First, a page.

What's wrong with this picture?
Let's see. There's my carry in kit with extra paints, turps, brush cleaner and can,toweling, beverage extra gloves. There's my easel and toned canvas. There's "Me"... and my shadow. Where the hell is my paint box? Yep... it's where I left it... in the studio... in the flurry of [unbridled] anticipation! This event has occurred on at least a half dozen occasions during my thirty odd years of plein air trekking. Previously... the woods would have been ringing with self-deprecating and bleeped expletives. That would be followed by an instant and angry retreat that "dark cloud overhead" would accompany me back home. But that was then... and NOT to be in the Now that I currently reside in!
I decided to use this beautiful day and setting as I had first intended... though not with a painting in the game bag. Sort of like hiking...fishing... hunting waterfowl or grouse. Some days... it's just in the act of being..."out there." "He leadeth me beside still waters... it restoreth my soul." And it did! Here briefly... and in pictures are some of the reasons why I feel restored... and at Peace again.
The St Lawrence... open dark waters and the winged music of spooked... and rapidly departing American Golden Eyes And American Mergansers. No other sounds... save the drone of an odd truck or car crossing the International Bridge just to the east.
Empty summer trails... now gloriously empty... save the ski tracks left days ago... and shafts of sun light penetrating the soft shadow lands of the pine wood world on either side. Mine alone today!
Here is my site of choice ...The head of Virgin Island. See her shrine enclosure on the cliff. No watercraft services today. Come back in July... this cove will be full, as will the resident cottage! Painting it will have to wait for another day - when I think to include my paint box in my gear! HA HA!!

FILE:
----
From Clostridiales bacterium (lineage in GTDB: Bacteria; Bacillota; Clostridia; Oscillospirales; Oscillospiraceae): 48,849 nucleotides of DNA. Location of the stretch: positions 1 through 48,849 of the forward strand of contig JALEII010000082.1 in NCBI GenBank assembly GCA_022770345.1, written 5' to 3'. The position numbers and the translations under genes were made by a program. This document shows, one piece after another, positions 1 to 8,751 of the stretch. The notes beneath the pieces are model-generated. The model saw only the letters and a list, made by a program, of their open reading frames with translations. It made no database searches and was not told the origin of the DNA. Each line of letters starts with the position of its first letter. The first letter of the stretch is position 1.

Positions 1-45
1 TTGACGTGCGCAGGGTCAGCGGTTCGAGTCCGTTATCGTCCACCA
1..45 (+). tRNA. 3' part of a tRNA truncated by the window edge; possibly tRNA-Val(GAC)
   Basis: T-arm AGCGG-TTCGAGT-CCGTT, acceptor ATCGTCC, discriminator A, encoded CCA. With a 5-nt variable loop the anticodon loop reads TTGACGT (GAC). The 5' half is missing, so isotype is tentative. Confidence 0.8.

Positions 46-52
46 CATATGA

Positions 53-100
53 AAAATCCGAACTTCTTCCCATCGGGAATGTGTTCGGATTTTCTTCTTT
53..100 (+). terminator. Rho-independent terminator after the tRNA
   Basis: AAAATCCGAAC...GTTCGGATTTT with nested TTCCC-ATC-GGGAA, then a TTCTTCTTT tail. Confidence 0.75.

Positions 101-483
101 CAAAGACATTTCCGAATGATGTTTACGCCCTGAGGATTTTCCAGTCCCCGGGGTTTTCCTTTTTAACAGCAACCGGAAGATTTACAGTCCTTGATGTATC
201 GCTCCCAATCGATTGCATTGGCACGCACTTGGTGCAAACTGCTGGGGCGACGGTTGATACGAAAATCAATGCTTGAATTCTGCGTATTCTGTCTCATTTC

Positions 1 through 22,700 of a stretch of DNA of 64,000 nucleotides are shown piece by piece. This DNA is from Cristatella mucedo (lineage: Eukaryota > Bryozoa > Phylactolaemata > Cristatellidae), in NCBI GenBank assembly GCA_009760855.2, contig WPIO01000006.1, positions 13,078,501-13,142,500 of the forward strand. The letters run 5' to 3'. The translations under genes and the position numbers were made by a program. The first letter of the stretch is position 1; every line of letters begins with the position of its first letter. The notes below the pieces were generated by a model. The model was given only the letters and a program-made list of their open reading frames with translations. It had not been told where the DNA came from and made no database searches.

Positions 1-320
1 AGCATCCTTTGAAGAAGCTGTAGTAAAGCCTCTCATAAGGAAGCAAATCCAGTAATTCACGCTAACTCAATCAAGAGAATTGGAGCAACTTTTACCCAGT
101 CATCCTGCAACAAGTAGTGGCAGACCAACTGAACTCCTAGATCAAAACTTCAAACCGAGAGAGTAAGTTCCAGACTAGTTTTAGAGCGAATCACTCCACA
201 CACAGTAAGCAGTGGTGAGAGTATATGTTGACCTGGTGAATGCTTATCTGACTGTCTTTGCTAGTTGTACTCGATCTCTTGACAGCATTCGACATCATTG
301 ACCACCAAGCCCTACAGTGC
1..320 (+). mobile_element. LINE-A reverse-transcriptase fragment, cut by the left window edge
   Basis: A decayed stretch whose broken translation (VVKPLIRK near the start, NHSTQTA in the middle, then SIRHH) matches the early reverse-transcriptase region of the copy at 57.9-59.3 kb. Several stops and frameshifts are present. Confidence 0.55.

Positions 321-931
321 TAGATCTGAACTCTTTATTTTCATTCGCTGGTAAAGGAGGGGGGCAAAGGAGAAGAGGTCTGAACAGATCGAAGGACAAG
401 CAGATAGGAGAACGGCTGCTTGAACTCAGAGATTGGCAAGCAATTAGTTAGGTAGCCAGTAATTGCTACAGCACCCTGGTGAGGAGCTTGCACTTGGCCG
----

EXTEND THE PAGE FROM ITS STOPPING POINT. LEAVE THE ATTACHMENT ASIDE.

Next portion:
Looking westward upstream on the St Lawrence lies another boat house scene... coming your way soon. Stay tuned...
This took my mind back in time to the memorable lunch at Shirley's. That sketch could easily have been inspired and painted right within this very part of Ivy Lea Park. This white pine landscape scene typifies the structure of the vast Canadian Shield rock formation which extends across a vast part of Canada's interior. The granite and metamorphic rocks found throughout this formation are said to be the oldest on earth. The Thousand Island archipelago is formed by the combined effects of the glacier and the erosive forces of the river over milleniums.
This outing triggered my immediate desire and actions to make something of what might have resulted in a lost day. I immediately took that returned and empty toned canvas and opened the errant paint box and set to work briefly using the image from my monitor to act as a guide in setting up the basic composition. Only occasionally did I refer to the original image for prompting. Though the basic structure remains obvious... that is after all, the strength of this painting... the trigger which I believe makes it universally pleasing and perhaps even common to any one who might view it.